I was listening to one of my favourite podcasts Acquired and heard them break down the story behind Harpo Studios, which was the production company set up by Oprah Winfrey in 1986.
The episode blew my mind…
I had always known Oprah as this lovable public figure and talk show host, but I didn’t realise the extent of her business accomplishments. They are monumental. They are genius. I was actually embarrassed that I didn’t know Oprah as this business titan.
Looking through a modern lens, I also realised that Oprah is basically the most successful influencer of the last thirty years.
But first, an O-verview:
I feel compelled to say that Oprah Winfrey is one of the most impressive human success stories of the twentieth century.
Her early years were pretty tragic, as she grew up in poverty, was a victim of sexual abuse, got pregnant at 14 and lost her son, who was born prematurely. She eventually became the youngest news anchor and first black female news anchor on Nashville’s WLAC-TV.
The Oprah Winfrey show debuted in 1986 and very quickly became the number one daytime talk show in America.
She is the richest self-made female billionaire in America and the richest African-American of the twentieth century.
But if you look at the way she approached business, she fulfilled the ideals of what an ‘influencer’ should be.
Oprah Owned the Customer Relationship Through Her Own Brands
Probably the single most consequential decision of Oprah’s business career was to set up her own production company Harpo Studios. By founding Harpo, she became the first black person and third woman to own a major production studio.
Oprah wasn’t content to be just an anchor paid by her TV network. She endeavored to create her own network. Her own books. Her own website. Her own radio channel. Her own magazine.
These were all product extensions that didn’t rely on any brand other than her own. They seem like obvious decisions now, but Oprah was building this in a time period where people expected different things from celebrities.
Traditionally, the playbook for a media personality (especially in the 80s when Oprah got started) was to lend their image and endorse a major consumer brand rather than build their own. It would have been more obvious for Oprah to become a L’Oreal ambassador or appear in commercials for a fashion brand.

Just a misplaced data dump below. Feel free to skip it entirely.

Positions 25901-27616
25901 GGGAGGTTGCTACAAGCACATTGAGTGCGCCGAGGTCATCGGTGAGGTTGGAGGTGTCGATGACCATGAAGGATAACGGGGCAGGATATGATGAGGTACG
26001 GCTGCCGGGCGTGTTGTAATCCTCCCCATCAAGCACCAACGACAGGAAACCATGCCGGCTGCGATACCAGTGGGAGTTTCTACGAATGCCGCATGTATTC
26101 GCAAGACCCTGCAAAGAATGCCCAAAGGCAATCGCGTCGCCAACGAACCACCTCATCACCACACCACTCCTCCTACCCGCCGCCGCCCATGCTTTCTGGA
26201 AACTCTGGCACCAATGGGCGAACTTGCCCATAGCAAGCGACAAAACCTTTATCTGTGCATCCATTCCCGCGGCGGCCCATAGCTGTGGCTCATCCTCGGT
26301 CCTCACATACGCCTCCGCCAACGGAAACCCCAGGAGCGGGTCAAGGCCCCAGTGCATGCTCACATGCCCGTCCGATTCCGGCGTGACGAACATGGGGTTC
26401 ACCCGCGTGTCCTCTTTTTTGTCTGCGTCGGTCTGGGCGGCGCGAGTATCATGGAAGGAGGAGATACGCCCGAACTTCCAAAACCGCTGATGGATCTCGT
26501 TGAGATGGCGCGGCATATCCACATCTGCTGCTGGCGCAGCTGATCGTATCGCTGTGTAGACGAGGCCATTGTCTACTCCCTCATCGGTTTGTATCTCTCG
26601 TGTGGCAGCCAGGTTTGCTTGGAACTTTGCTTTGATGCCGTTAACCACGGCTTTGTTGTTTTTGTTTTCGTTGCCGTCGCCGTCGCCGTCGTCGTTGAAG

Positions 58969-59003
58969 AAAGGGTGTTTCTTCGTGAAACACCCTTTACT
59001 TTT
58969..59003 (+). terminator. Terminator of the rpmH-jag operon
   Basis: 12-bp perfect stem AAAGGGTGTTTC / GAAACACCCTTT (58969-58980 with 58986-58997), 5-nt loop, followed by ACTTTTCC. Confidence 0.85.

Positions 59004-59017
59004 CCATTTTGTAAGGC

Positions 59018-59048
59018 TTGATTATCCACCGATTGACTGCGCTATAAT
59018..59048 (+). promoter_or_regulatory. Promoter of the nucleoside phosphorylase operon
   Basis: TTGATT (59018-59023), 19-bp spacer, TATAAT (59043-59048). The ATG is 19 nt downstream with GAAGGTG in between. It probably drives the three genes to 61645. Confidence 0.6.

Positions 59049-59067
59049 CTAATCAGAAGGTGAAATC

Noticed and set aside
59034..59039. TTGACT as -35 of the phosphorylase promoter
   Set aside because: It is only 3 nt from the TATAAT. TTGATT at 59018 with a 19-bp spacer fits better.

This still happens, but the most successful media personalities don’t just rely on intermediary brand sponsorships. They create their own brands and this usually ends up with better financial rewards:
Kanye West became a billionaire from owning his own Yeezy brand. Prior to Yeezy, Kanye had a partnership with Nike where the brand still maintained high levels of control and ownership. Kanye left Nike to partner with Adidas, who gave Kanye more creative control and royalties. Kanye has retained 100% ownership of the Yeezy brand.
George Clooney founded Casamigos Tequila in 2013, then sold it to Diageo for $1 Billion in 2017. His most famous brand partnership was with Nespresso, but he has made significantly more money by starting his own Tequila brand.
Each of these examples were conscious decisions and it’s more common to see this from modern day influencers.
Kylie Jenner became a billionaire (or close to one) from owning Kylie Cosmetics. She has several income streams, including sponsoring companies like Puma and Fashion Nova, but the vast majority of her net worth came from her own brand.
TikToker Addison Rae just launched her own beauty brand Item, rather than relying on endorsing major cosmetic brands.
The most successful ways people leverage their brands today involve creating their own products. Oprah demonstrates that she even knew this in the 1980s, way before this was an obvious path.
The Oprah Bump - Oprah Did Brand Partnerships Well
When Oprah did decide to partner with brands, she did it really well.
Because fans trusted Oprah’s opinion, they would regularly buy the products she recommended. A term called the ‘Oprah Bump’ was developed to describe the boost in sales that brands would experience once endorsed by Oprah.
Oprah would periodically publish a list called Oprah’s Favourite Things. The list would come out during the holiday season and be the products Oprah would recommend as gifts. She featured everything from cosmetics to snacks to books to apparel—created by companies ranging from small businesses to big brands.
For a brand to be featured on Oprah’s Favourite Things, especially as a small brand, this could mean a huge, life-changing boost in sales.
That should be a major business goal of every influencer - to prove that the right partnership with them will actually cause a bump in sales.